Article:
For the filling:
1 tablespoon extra virgin olive oil
2 pounds yellow onions, peeled & sliced thin
2 sprigs fresh thyme, leaves removed & stems discarded
Sea salt and freshly ground pepper, to taste
1 large egg, lightly beaten
1 teaspoon sherry vinegar
2/3 cups (2 ounces) Swiss cheese, shredded
For the Swiss cheese pastry crust:
3/4 cups (110 grams) whole wheat pastry flour
1/4 teaspoon (2 grams) fine sea salt
1/4 teaspoon paprika
1 cup (3 ounces) Swiss cheese, shredded
4 tablespoons (2 ounces) very cold butter, shredded using a box grater
1 to 2 tablespoons cold seltzer
To make the filling, heat the olive oil in a heavy-bottomed pot over medium-high heat. Add the onions and saute for 2 minutes. Cover pot, reduce heat as low as it can go without shutting off, and let cook until onions have cooked down and released a lot of their liquid, about 20 minutes.
Meanwhile, prepare the crust. Add the flour, salt, and paprika to the bowl of a food processor. Pulse once or twice to mix the dry ingredients. Add the cheese and butter, then pulse a few times until it forms a sandy-looking mixture. Add 1 tablespoon of seltzer, pulse again until a rough ball of dough comes together. If the mixture is too dry and crumbly, add more seltzer 1 teaspoon at a time (you may not need the entire 2 tablespoons), and continue to pulse until you have a ball of dough. Turn the dough out onto an unfloured counter, flatten and shape into a d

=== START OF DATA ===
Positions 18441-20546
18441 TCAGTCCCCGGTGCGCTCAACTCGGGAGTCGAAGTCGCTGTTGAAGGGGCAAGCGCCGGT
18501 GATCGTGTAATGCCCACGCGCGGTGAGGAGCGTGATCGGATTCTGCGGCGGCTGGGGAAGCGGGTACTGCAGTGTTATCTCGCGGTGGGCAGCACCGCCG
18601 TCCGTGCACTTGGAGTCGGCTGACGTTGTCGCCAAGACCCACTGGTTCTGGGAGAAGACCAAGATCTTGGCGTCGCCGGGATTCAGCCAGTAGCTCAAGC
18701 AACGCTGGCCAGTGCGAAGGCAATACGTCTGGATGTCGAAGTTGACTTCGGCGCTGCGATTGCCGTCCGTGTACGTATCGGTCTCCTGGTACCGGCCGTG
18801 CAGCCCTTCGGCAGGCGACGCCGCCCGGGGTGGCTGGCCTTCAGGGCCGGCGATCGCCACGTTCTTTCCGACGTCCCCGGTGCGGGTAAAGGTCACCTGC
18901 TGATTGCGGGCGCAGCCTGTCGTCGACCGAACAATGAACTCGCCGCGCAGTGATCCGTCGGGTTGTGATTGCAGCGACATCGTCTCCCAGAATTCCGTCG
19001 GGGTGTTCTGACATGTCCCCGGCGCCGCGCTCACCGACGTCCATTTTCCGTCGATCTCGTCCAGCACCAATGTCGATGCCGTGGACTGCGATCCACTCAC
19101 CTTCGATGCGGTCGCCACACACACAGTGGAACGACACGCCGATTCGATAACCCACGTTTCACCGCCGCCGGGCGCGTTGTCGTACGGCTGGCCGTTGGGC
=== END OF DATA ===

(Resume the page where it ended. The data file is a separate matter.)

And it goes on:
Preheat the oven to 400ºF.
Remove cover from the pot of onions, raise heat to medium, add the thyme and season with salt and pepper. Let the onions cook, stirring occasionally to scrape the browned bits from the bottom of the pot, until onions turn golden brown, about 30 to 35 minutes. When onions are golden and very tender, stir in the sherry vinegar. Remove from heat and, using a slotted spoon, transfer onions to a medium bowl.
Place the chilled dough between two sheets of parchment paper, and roll it into a 13-inch circle. Fit dough into a 9-inch ungreased springform pan. Fold down sides of dough, leaving a 1-inch high crust.
To finish the filling, add the egg and cheese to the bowl with the onions. Stir to mix well. Pour mixture over the tart crust and spread to the edges using a rubber spatula. Bake for 25 minutes, until slightly puffed and golden. Remove from oven and let cool for 5 to 10 minutes before slicing.